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A Documentary Companion to Storming the Court

Brandt Goldstein, Rodger Citron, Molly Beutz Land

$98.00

  • ISBN: 9780735563179

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  • Description

    A Documentary Companion to Storming the Court, using key litigation documents, leads the reader through the high-profile lawsuit chronicled in Storming the Court, a nonfiction title by Brandt Goldstein that tracks the lawsuit filed by human rights lawyers and Yale law students on behalf of Haitian refugees detained at the American Navy base in Guantanamo Bay, Cuba. Following in the tradition of books such as The Buffalo Creek Disaster and A Civil Action, Storming the Court is an engaging, easy-to-read account of a complex civil trial in which law students play many of the key roles.

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  • Details
    Page Count 304
    Published 07/01/2009
  • Additional Product Details

    Detailed Table of Contents (PDF Download)

    Preface (PDF Download)

    Chapter 1. Introduction
    Chapter 2. Complaint
    Chapter 3. Rule 11 Motion
    Chapter 4. Preliminary Relief
    Chapter 5. Answer
    Chapter 6. Discovery and Pretrial Matters
    Chapter 7. Trial and Post-Trial Matters
    Chapter 8. Appeal

  • Author Information

    Rodger Citron

    Rodger Citron is an Associate Professor of Law at Touro Law Center.
    Professor Citron is a graduate of Yale College, Phi Beta Kappa and summa cum laude, and Yale Law School, where he was a senior editor of the Yale Law Journal and a recipient of the C. LaRue Munson prize. After law school, he clerked for the Hon. Thomas N. O'Neill, Jr., of the U.S. District Court for the Eastern District of Pennsylvania. Before becoming a law professor, he worked as a trial attorney at the United States Department of Justice; a director at FindLaw, Inc.; and an attorney-advisor at the Federal Communications Commission. Since January 2007, he has served as a reporter for the New York State Pattern Jury Instructions Committee.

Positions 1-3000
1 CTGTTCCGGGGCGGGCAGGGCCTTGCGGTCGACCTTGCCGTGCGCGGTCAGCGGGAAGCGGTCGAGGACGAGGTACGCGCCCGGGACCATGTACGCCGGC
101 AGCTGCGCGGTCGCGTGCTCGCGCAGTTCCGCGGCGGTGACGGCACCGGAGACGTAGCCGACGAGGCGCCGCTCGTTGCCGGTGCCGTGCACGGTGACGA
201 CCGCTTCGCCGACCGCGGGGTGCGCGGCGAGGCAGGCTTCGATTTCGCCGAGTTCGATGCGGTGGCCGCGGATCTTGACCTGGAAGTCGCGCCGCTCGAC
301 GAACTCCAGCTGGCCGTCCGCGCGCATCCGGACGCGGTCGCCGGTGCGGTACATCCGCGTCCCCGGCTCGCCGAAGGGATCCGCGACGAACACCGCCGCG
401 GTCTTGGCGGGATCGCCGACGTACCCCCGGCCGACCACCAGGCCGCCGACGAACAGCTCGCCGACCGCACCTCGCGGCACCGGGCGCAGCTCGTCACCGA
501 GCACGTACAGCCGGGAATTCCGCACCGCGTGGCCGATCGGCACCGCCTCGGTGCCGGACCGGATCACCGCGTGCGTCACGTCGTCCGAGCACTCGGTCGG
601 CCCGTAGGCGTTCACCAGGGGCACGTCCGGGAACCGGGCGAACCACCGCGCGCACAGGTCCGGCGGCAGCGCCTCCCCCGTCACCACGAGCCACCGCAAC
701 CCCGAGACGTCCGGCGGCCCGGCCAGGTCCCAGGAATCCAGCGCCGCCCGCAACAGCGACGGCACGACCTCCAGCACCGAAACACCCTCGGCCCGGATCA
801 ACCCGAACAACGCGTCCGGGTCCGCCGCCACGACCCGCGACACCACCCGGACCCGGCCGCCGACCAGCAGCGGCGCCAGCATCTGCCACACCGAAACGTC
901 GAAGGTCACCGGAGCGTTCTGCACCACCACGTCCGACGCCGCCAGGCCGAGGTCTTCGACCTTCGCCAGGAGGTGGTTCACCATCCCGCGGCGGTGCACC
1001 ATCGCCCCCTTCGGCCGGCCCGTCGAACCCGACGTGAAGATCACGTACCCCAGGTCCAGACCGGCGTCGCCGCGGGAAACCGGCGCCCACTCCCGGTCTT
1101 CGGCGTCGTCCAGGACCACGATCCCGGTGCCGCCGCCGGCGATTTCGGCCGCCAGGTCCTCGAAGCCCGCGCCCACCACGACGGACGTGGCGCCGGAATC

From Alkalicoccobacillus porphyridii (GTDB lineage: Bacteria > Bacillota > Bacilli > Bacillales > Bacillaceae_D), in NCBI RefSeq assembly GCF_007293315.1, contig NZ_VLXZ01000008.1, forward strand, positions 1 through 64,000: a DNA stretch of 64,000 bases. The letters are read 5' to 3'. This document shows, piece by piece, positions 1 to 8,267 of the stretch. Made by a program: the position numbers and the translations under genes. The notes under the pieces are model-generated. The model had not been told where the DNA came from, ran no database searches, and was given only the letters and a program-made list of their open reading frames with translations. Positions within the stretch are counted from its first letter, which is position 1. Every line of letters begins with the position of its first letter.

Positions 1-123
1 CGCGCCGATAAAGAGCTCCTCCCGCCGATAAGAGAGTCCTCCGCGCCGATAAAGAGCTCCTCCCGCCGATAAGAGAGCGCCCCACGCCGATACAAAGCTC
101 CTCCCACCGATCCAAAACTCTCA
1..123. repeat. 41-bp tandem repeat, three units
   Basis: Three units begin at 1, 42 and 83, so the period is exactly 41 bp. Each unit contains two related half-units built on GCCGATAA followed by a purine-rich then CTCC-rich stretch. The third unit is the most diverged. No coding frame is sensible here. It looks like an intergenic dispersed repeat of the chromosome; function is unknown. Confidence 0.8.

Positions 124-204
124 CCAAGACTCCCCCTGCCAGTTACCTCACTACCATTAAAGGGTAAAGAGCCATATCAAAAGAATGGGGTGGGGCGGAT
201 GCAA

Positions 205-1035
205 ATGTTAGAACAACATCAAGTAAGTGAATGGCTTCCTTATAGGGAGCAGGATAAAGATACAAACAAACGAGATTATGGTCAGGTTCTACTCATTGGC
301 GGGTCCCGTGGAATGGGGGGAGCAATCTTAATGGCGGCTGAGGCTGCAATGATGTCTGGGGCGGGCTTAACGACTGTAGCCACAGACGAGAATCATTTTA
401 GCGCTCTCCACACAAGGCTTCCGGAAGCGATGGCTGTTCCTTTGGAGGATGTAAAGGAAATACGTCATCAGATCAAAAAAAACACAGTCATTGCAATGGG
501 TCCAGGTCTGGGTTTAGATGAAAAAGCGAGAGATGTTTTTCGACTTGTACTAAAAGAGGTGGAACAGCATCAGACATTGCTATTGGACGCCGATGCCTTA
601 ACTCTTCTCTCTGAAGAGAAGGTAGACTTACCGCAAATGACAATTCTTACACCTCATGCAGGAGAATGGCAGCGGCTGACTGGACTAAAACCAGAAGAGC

Professor Citron's law review articles have been published in the New York Law School Law Review, the Michigan State Law Review, the Administrative Law Review, and the Review of Litigation, and his student note in the Yale Law Journal has been cited by two courts and in more than 25 law review articles. His articles also have been published on Slate and in The Hartford Courant and The Legal Times.

    Molly Beutz Land

    Molly K. Beutz Land is an associate professor of law at New York Law School. Drawing on her human rights expertise and background as an IP litigator, Professor Land’s scholarship focuses on access to knowledge and the intersection of intellectual property and human rights. Her recent work investigates the role of cultural rights and technology in achieving democratic objectives and the respective responsibilities of states and international institutions in that process. At New York Law School, she teaches Civil Procedure, Conflict of Laws, International Intellectual Property, and International Human Rights and is affiliated with the Center for International Law, the Institute for Information Law and Technology, and the Justice Action Center. Prior to joining New York Law School, Professor Land was a visiting lecturer in law and the Robert M. Cover/Allard K. Lowenstein Fellow in International Human Rights at Yale Law School.